Your Kite's Wind Range
How Big Does My Kiteboarding Kite Ride?
Since MACkiteboarding has been selling and riding kites since 1999, we have a pretty good idea on how big kites really are from the huge amount of time we have spent kiteboarding in Lake Michigan and around the country.
The most common and probably one of the best questions we get is, "how big a kite should I ride?" This is a great way to get educated, but also a very confusing issue. So here we go to help you wrap your head around which kitesurfing kite to buy.
I think the first thing for people to grasp is that one size does not fit all. Here in Michigan, we try to buy kites in this order:
- Bread and butter kite – gives you a wind range for 70% of the days that you can kite.
- Light wind kite – sub-15mph, and really happy around 13-16mph.
- High wind kite – winds over 25-30mph. The Great Lakes kiteboarding scene has fewest high wind days, so that's the last investment.
We are not going to get into kiteboards in this question, but figure that we are riding a basic 140cm, fairly flat rocker beginner/ intermediate board. Add a light wind board (Aggression Super Phatty) to most kites and you can pick up 5mph on the bottom end.
So what decides the wind range of a kite, anyway? There are really about 4 factors:
- Kiteboarder's riding skill. This is actually the number 1 factor that most people do not consider. A new kiteboarder will watch a seasoned veteran ripping it up with a 12 meter Switchblade in 25-30mph and go out and get seriously worked. Our own Marc Hoeksema rides a 10 meter Switchblade – in 12mph and in 30mph! Why? Because he has 2 Aggression kiteboards and is an amazingly efficient rider in light winds. Keep in mind that when you are learning, your kite has a smaller wind range, and your kite's wind range will increase as you improve.
- Shape and design. This is a huge factor we deal with on a regular basis when working with students and new kiteboarders getting into the water. A "C" kite generally has a much smaller wind range and does not drive upwind as well as a hybrid kite (Liquid Force Envy) or a bow kite (Cabrinha Crossbow or Switchblade). What you often get in exchange is a faster turning kite with better pop off the water. Below will be a list of kites with their relative power to one another and the design.
- Water conditions. Another vastly overlooked area in the kiteboarding world. I always laugh when I go to the Outer Banks for our spring kiteboarding trip and feel like a rock star on the butter smooth water of the Pamlico Sound. We are blessed in Grand Haven and Muskegon to have excellent piers ("jetties" to those of you on the ocean) that give us butter smooth water on the downwind side, but get about 300 yards downwind and you are riding chop on a regular basis. Add chop, lose 2-3mph; add wavy chop and lose another 2-3mph of your kite's power. As you lose board speed from adjusting to the waves and chop, you lose power and upwind ability. We hear it all the time – it was super windy and I couldn't stay upwind. Not your imagination.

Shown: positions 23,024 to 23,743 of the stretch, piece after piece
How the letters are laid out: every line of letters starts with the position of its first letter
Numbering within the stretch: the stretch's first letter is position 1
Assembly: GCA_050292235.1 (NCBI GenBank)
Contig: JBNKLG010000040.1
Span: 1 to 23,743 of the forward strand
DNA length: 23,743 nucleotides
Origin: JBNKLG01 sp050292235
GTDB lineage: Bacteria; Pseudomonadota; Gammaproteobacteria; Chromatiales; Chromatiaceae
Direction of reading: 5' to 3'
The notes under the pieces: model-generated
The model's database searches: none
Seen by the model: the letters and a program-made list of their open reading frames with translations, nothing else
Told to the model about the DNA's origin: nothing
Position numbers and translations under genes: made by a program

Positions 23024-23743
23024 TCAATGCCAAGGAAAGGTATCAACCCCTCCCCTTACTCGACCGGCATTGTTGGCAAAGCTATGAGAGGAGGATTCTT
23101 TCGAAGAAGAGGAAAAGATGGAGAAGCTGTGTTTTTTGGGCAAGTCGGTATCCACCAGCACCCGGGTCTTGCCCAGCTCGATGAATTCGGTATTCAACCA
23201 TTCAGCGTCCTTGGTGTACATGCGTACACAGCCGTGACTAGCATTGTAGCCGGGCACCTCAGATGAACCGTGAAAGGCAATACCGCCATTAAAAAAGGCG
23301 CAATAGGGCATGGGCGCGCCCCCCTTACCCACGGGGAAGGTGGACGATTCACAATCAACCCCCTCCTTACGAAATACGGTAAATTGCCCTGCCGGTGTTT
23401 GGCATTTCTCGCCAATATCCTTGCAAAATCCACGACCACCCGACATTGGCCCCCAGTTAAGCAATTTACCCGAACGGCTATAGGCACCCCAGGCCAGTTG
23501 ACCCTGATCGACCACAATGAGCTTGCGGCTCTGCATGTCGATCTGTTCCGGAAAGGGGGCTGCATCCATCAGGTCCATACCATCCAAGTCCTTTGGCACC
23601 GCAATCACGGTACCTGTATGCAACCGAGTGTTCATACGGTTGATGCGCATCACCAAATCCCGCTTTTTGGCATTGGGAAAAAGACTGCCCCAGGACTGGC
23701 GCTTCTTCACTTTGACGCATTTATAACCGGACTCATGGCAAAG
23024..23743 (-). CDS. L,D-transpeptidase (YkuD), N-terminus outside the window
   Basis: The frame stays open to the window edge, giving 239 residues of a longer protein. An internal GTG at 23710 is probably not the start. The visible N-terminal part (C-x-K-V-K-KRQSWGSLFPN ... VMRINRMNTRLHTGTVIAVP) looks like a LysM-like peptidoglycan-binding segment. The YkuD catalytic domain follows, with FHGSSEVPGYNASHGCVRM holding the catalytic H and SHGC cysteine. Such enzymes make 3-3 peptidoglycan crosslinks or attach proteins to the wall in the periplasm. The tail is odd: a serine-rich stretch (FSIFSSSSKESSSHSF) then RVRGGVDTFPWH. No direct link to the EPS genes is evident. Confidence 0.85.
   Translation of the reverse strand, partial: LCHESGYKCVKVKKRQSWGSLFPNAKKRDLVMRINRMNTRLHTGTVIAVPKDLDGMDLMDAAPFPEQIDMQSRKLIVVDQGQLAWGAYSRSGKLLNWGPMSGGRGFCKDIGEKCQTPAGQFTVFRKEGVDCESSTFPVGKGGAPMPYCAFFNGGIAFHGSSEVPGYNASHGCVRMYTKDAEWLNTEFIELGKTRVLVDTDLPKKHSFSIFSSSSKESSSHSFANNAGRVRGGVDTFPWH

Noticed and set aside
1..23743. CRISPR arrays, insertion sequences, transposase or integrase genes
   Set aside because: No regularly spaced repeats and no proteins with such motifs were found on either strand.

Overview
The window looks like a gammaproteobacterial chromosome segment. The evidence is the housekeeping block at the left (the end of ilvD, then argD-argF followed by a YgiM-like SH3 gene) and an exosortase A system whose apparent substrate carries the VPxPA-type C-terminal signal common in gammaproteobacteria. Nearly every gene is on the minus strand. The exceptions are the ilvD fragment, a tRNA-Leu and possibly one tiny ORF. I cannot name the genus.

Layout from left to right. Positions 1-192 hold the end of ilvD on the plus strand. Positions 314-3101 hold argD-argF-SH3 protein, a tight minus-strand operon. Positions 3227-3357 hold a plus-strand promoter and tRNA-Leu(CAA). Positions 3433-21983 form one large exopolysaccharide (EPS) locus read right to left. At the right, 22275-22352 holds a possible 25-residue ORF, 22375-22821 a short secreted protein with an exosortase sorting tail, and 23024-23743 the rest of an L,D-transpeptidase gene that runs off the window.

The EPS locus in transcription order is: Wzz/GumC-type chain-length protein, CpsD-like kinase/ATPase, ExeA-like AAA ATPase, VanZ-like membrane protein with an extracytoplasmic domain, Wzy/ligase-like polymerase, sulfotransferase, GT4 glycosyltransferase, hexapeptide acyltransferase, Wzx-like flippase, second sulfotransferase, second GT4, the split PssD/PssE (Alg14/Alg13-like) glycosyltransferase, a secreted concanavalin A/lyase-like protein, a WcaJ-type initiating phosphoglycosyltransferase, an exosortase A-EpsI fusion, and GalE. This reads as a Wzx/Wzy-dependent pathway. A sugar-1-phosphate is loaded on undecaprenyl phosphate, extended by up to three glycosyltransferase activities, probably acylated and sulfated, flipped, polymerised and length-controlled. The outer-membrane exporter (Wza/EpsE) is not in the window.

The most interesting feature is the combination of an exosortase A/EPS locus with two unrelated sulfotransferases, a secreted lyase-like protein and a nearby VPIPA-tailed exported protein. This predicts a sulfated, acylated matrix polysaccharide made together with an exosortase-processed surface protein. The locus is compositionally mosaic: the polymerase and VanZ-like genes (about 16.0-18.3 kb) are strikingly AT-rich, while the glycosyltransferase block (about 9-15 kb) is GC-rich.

- Rider Weight. Remember laughing at the skinny guy at school? Now he's ripping and you're sitting on the sidelines or flying a Mack truck while he's lit up on a 12 meter. Lose 20 pounds and pick up 2-3mph on the bottom end with ease. In high winds, weight plays less of a factor since wind increases in power exponentially (do your own research on that one.)
So now you have some basics to help you decide if the guy at the shop really is knowledgeable. The final breakdown is a quick kite comparison. Everything below is a generality. Kitesurfing kite designers are getting better every year, but these are general rules of thumb.
Here we go:
C kites – least amount of wind range and don't drive upwind as well. Fantastic for powered trick riding and being on flat water. Fast turning. Naish Torch, North Vegas, Best New Thing.
Hybrids / deltas – Fast turning, good wind range and fair upwind drive. A lot of people like the overall performance of these kites since they give you a faster turning kite without giving up wind range. We feel they are great for people already riding upwind, but will slow the progress of new riders staying upwind and working on their first jumps with rolls. Liquid Force Envy, Cabrinha Vector, Naish Park.
Bow / SLE kites – best wind range, best upwind drive, and a bit slower turning. If you are a new kiteboarder and want to advance in the fastest possible manner, these kites are for you. They will give you the most water time and get you going upwind and landing your rolls faster and easier than anything else. Cabrinha Switchblade, Cabrinha Crossbow, North Rebel and the New Liquid Force NRG.
Kite Size Breakdown – this is a rough breakdown of power by kite. I focus on the kites I know, but the chart gives you an idea that a 12 meter kiteboarding kite is not always a 12 meter in power.
Light wind to heavy wind based on a 170lb rider.
Crossbow 16 meter – Mack truck – amazing light wind but really only good for people over 200lbs.
Matrixx 15 meter foil – This is a great light wind kite for the 10-20mph wind range.
Crossbow 13 meter / Switchblade 14 meter – If you don't want to do the Matrixx, these 2 kites do the trick. Yes, the 13m Crossbow has as much low end power as the 14m Switchblade.
Envy 15m – rides a bit larger than a 12m Switchblade, but not by much.
Switchblade 12m / Rebel 12m – In Michigan where the wind is lighter, these are really good go-to kites.
Switchblade 10m / Envy 12m / Park 12m - Yes, these 3 kites really do ride about the same size.
As you can see by this short graph – size doesn't always matter.
We hope this helps you as you are making your kite buying decisions. Find a knowledgeable shop nearby or give us a call at 800-622-4655 and we can walk you through the process.
Steve Negen – Age 50, riding 12 years
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